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Is organic skincare better for your skin?

Woman with shaved head in a white towel washing her face and neck while looking in a mirror
On this page

Is organic skincare better for your skin?

In this day and age, terms like “organic”, “natural”, “green” and “clean” can be found everywhere – and not just in the food aisle. Within the cosmetics industry, many brands have released eco-friendly lines, which are said to be kinder to both the environment and your skin.

But how much truth is there to the claim that organic is really better for your skin? Read on for our complete guide to organic skincare.

The definition of “organic” in skincare

“Organic” is a term that applies to how ingredients in a certain product have been farmed. The organic system incorporates:

  • fewer pesticides
  • no genetic modification
  • no artificial fertilisers, colours or preservatives
  • a higher standard of welfare for farm animals¹

In the UK, there are pretty strict rules about labelling food as organic. If you’re a retailer, you can give your food this label provided that at least 95% of the farm-grown ingredients are organic. You also need to be certified by an organic control body like the Soil Association².

Within skincare, however, the term “organic” isn’t subject to the same government regulations. This means brands can use it on all sorts of products – along with other terms like “natural” and “green”³.

How to find genuine organic skincare

The government may not prevent cosmetics brands from freely using the term “organic”, but there are still ways to find out whether a brand’s track record matches up with what’s on their labels.

One way is to check for the Soil Association COSMOS Organic logo on a product. This indicates that it has been certified by the Soil Association as containing 95% organic ingredients³.

An organic beauty product certified in this way will contain zero:

  • Genetically modified ingredients
  • Controversial chemicals
  • Parabens and phthalates
  • Synthetic colours, dyes and perfumes

In addition, it should come in sustainable packaging and have been manufactured without animal testing⁴.

Many cosmetics brands have been certified by the Soil Association in this way, including Garnier Organic and Fushi

However, if a product you’re interested in hasn’t been certified by the Soil Association, it’s still taking a look at their website. Some brands, such as NEOM Organics, won’t adhere entirely to the rules set out by the Soil Association, but they may still have excellent organic and eco-friendly credentials. 

The benefits of organic skincare for your skin

As we’ve seen, organic skincare that’s been certified by the Soil Association must be free from “controversial” chemicals like parabens, phthalates and synthetic colours and fragrances. For lots of people, this might be the main appeal of organic skincare, as there’s an assumption that these kinds of “unnatural” chemicals will automatically be bad for your skin.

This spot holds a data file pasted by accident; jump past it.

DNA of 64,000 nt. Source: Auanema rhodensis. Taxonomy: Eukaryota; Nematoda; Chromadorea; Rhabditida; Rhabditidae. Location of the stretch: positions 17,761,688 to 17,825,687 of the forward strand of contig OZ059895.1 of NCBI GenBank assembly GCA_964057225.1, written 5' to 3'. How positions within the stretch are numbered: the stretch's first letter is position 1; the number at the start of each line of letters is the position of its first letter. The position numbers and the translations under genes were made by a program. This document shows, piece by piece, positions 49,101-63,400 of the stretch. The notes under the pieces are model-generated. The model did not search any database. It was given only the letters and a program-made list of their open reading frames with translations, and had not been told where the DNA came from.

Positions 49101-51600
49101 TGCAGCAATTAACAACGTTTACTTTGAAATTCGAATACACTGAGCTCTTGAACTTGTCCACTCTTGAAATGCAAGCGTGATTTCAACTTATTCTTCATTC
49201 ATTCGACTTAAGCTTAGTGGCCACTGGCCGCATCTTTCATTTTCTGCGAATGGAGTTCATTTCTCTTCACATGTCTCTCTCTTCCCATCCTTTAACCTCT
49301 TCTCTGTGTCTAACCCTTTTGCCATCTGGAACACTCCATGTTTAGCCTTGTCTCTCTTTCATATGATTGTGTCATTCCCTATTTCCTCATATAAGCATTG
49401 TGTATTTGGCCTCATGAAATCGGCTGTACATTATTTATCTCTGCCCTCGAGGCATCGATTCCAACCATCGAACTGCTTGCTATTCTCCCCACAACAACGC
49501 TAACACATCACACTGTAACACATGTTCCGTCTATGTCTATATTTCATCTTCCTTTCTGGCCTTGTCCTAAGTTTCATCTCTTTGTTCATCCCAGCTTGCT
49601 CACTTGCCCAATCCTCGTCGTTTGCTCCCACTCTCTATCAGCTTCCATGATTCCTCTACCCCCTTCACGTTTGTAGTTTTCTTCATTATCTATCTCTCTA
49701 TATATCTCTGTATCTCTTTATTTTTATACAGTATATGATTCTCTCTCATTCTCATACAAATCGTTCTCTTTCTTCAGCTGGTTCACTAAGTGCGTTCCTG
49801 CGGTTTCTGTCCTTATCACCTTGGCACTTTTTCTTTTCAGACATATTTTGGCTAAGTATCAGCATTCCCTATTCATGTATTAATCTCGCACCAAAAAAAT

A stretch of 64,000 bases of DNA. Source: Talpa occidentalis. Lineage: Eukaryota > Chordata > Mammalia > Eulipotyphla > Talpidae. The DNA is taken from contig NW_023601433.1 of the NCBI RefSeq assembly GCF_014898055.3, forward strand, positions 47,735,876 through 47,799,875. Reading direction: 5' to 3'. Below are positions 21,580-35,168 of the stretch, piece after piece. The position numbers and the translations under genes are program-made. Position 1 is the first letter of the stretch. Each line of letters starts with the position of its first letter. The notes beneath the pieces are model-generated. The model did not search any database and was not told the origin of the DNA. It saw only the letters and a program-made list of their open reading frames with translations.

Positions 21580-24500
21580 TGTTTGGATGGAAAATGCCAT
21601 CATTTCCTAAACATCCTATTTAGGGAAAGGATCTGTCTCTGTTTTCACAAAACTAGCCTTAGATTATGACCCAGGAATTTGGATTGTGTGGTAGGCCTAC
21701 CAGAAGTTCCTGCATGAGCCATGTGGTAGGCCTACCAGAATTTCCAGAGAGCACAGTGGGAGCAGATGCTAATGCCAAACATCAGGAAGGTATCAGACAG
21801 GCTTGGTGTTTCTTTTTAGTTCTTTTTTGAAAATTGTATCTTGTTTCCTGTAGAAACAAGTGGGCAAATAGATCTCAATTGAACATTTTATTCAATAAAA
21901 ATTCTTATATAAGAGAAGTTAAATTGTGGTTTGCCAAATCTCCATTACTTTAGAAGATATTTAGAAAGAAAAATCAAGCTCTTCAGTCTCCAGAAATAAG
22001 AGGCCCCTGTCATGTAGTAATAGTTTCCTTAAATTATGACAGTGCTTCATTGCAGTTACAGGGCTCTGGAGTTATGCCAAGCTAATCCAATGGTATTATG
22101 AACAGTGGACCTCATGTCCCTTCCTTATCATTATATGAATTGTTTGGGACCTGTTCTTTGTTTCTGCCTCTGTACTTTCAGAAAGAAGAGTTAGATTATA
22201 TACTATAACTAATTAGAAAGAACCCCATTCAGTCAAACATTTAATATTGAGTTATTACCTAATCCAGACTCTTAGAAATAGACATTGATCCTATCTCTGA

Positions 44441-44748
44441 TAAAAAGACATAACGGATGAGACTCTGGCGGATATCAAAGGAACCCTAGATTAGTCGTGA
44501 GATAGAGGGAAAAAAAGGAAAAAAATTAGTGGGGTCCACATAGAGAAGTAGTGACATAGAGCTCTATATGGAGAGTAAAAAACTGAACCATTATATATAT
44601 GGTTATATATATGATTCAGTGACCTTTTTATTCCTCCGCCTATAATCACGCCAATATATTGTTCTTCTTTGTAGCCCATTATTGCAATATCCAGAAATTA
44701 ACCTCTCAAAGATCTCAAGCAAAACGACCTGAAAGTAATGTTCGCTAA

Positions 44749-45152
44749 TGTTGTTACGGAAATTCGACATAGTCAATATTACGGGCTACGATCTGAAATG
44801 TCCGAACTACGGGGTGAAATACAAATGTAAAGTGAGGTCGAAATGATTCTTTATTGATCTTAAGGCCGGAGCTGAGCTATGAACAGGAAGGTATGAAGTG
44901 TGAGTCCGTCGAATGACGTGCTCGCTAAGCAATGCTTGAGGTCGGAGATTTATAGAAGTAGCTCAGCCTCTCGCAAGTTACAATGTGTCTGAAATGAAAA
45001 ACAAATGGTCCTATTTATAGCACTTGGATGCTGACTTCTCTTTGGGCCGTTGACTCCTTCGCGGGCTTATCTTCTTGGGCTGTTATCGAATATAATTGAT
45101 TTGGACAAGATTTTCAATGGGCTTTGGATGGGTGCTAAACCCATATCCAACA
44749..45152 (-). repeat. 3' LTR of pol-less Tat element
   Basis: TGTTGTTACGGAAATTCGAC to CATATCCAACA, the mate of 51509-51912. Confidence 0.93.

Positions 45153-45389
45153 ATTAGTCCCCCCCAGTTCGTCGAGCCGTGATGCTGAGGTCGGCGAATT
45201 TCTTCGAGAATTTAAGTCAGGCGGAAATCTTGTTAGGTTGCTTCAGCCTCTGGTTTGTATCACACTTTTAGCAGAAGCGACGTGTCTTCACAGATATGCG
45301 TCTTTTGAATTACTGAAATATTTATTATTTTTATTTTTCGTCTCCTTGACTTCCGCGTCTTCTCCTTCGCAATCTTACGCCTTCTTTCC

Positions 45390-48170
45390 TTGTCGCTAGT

However, the truth is that skincare ingredients don’t have to be synthetic to be bad for your skin – in fact there are plenty of all-natural ingredients that can cause irritation, dryness and breakouts, whether or not they’ve been farmed in an organic way.

Even if a product is free from irritating chemicals, it may still contain natural, organic ingredients that don’t get on well with your skin. This is particularly true of essential oils, which tend to contain irritating fragrances⁶.

Of course, there are plenty of all-natural ingredients found in organic skincare products that can be great for your skin, including:

  • Camomile
  • Seaweed
  • Hyaluronic acid
  • Coconut oil
  • Shea butter
  • Honey
  • Turmeric
  • Aloe vera
  • Cocoa butter⁶

Products to generally steer clear of include:

  • Arnica
  • Balsam
  • Bergamot
  • Grapefruit
  • Lavender oil
  • Lemongrass
  • Peppermint
  • Witch hazel⁶

As these can be irritating if you have sensitive skin. When it comes to skincare it may take a little trial and error to find the brands and products that work for you. If you’re wanting to shop kinder our conscious buying page is a great place to start.

What to look for when you buy organic skincare

Although organic skincare isn’t automatically better for your skin, there are still lots of benefits to using it.

Brands that have clear organic credentials, including those certified by the Soil Association, are taking steps to help reduce pollution, soil degradation and animal cruelty. Buying from these companies is a great way to do your bit for the environment and feel good about your consumer choices.

Just make sure that before you buy, you check out the ingredients list of your chosen products, especially if you have sensitive skin!

If you’re looking to make your skincare routine kinder, have a look at our vegan skincare blog and our cruelty free makeup roundup.

References

¹www.soilassociation.org/take-action/organic-living/what-is-organic/
²www.gov.uk/food-labelling-and-packaging/organic-food
³www.soilassociation.org/take-action/organic-living/beauty-wellbeing/what-does-organic-beauty-mean/organic-vs-natural-beauty/
www.soilassociation.org/take-action/organic-living/beauty-wellbeing/what-does-organic-beauty-mean/
https://support.neomorganics.com/hc/en-gb/articles/360002778617-Are-your-products-organic-
www.paulaschoice.com/expert-advice/skincare-advice/skin-care-myths/are-natural-and-organic-ingredients-better-for-your-skin.html